Recommended Striped Bass Fishing Lures:
MS Slammer Swimbaits
Water Striker - Strike Pro USA
Bait Rigs Tackle
Habitat: Striped Bass (fish) is the largest member of the sea bass family, often called "temperate" or "true" bass to distinguish it from species such as largemouth, smallmouth, and spotted bass which are actually members of the sunfish family Centrarchidae. Although Morone is of unknown derivation, saxatilis is Latin meaning "dwelling among rocks." As with other true basses, the dorsal fin is clearly separated into spiny and soft-rayed portions.
Striped bass are silvery, shading to olive-green on the back and white on the belly, with seven or eight uninterrupted horizontal stripes on each side of the body. Younger fish may resemble white bass (Morone chrysops). However, striped bass have two distinct tooth patches on the back of the tongue, whereas white bass have one tooth patch.
Striped bass have two sharp points on each gill cover, and white bass have one. Additionally, the second spine on the anal fin is about half the length of the third spine in striped bass, and about two-thirds the length of the third spine in white bass. .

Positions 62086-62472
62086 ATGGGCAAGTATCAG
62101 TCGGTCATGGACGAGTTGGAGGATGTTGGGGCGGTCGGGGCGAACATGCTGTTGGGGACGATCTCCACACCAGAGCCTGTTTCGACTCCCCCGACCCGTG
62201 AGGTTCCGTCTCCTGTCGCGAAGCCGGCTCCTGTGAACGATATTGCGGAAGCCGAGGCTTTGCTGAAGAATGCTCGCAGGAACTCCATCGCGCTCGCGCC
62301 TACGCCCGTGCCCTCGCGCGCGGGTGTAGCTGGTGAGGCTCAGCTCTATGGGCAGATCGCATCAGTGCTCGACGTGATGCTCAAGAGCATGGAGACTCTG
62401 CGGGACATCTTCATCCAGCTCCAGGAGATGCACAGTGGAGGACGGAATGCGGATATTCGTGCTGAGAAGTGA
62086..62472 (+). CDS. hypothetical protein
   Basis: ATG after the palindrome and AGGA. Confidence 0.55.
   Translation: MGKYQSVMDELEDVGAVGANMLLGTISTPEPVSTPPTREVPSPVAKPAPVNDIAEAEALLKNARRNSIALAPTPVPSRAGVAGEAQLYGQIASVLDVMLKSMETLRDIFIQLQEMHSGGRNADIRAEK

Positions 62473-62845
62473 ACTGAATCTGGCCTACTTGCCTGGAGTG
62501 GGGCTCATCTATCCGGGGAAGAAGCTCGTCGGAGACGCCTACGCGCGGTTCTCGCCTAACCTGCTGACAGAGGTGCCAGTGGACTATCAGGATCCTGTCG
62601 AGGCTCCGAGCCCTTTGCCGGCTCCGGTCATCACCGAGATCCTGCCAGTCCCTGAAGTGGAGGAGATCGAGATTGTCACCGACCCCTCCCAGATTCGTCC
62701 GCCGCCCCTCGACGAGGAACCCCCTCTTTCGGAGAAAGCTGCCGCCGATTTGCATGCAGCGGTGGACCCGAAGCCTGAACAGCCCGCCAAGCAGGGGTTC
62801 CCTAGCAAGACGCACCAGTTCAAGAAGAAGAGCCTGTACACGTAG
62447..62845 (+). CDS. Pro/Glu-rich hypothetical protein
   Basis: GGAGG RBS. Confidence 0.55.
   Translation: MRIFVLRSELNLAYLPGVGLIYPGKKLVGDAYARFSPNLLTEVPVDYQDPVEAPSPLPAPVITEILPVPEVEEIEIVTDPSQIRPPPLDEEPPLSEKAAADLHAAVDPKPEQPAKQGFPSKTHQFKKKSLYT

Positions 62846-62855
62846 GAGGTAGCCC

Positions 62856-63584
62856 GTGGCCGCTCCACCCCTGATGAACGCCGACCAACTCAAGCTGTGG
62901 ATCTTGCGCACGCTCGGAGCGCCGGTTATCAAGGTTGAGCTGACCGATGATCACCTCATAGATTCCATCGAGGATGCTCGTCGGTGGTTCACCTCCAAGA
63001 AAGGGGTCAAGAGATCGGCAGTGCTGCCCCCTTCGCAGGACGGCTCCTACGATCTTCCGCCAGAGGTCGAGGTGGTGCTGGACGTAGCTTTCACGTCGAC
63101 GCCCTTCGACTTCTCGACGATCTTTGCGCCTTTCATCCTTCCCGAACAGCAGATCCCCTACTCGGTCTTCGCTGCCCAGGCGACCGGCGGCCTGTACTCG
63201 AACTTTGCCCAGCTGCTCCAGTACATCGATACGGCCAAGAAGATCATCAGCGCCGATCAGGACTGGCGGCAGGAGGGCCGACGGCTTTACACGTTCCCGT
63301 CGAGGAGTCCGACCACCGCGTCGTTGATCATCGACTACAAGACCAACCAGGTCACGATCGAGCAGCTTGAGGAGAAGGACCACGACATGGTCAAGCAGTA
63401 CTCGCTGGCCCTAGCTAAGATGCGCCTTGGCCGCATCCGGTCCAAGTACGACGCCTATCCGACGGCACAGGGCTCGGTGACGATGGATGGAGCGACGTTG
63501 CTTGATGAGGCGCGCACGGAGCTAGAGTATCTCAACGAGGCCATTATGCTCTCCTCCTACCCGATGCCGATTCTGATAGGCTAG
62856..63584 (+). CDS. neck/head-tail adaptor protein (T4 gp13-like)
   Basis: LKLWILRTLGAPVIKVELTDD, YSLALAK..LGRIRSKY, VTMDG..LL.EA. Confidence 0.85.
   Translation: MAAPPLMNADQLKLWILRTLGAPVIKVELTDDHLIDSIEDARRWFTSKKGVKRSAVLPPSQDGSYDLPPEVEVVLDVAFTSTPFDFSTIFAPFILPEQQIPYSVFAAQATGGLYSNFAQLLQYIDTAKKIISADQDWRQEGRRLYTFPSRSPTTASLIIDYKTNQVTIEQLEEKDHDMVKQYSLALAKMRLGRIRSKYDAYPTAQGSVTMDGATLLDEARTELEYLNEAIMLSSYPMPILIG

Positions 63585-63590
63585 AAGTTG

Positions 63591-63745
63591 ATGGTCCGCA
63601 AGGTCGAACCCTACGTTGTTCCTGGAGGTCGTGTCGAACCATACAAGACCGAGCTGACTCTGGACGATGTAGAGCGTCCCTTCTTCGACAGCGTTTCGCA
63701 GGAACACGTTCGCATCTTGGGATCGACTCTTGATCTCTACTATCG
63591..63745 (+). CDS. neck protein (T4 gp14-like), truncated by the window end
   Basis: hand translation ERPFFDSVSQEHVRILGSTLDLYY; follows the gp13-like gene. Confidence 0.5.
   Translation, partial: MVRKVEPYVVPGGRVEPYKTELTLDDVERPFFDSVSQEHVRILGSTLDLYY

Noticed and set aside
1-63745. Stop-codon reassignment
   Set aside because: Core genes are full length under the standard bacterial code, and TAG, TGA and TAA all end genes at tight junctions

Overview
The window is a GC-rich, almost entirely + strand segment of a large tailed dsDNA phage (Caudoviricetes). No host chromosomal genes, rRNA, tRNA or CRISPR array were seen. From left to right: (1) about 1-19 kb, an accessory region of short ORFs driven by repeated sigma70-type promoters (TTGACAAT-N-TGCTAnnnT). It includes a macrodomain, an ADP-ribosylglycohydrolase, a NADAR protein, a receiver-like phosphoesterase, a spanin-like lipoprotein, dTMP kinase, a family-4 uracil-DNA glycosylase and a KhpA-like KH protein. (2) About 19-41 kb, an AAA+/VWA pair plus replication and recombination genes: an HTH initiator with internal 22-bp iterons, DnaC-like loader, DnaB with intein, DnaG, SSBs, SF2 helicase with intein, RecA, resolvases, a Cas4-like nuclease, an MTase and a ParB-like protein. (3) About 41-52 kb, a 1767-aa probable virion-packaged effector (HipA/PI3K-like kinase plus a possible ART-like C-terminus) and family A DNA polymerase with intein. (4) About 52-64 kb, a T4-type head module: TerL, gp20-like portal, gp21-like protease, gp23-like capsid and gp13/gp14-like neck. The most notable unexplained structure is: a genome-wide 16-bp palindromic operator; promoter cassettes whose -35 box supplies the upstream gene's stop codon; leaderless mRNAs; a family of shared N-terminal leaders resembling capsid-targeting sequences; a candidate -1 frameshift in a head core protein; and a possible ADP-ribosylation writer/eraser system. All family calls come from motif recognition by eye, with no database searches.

Biology: The striped bass is anadromous, native to a variety of habitats including shores, bays, and estuaries. In coastal populations, individuals may ascend streams and travel as much as 100 miles inland to spawn. There are land-locked populations that complete their entire life cycle in freshwater. These generally ascend tributaries of the lakes or reservoirs where they spend their lives. Spawning begins in the spring when water temperatures approach 60°F. Typically, one female is accompanied by several males during the spawning act. Running water is necessary to keep eggs in motion until hatching. In general, at least 50 miles of stream is required for successful hatches.
Stripers may reach a size of 10 to 12 inches during the first year. Males are generally mature in two years, and females in three to four. Adults are primarily piscivorous, feeding predominantly on members of the herring family such as gizzard shad and threadfin shad. Alewife and glut herring are often found in their stomachs in the northern states.
Angling:Stripers are often captured using artificial lures that imitate small fish, such as silver spoons. Deep running lures are also effective, as may live bait, or cut bait. Stripers in excess of 50 to 60 pounds have been landed in inland waters. However many specimens exceeding 100 pounds have been caught in saltwater.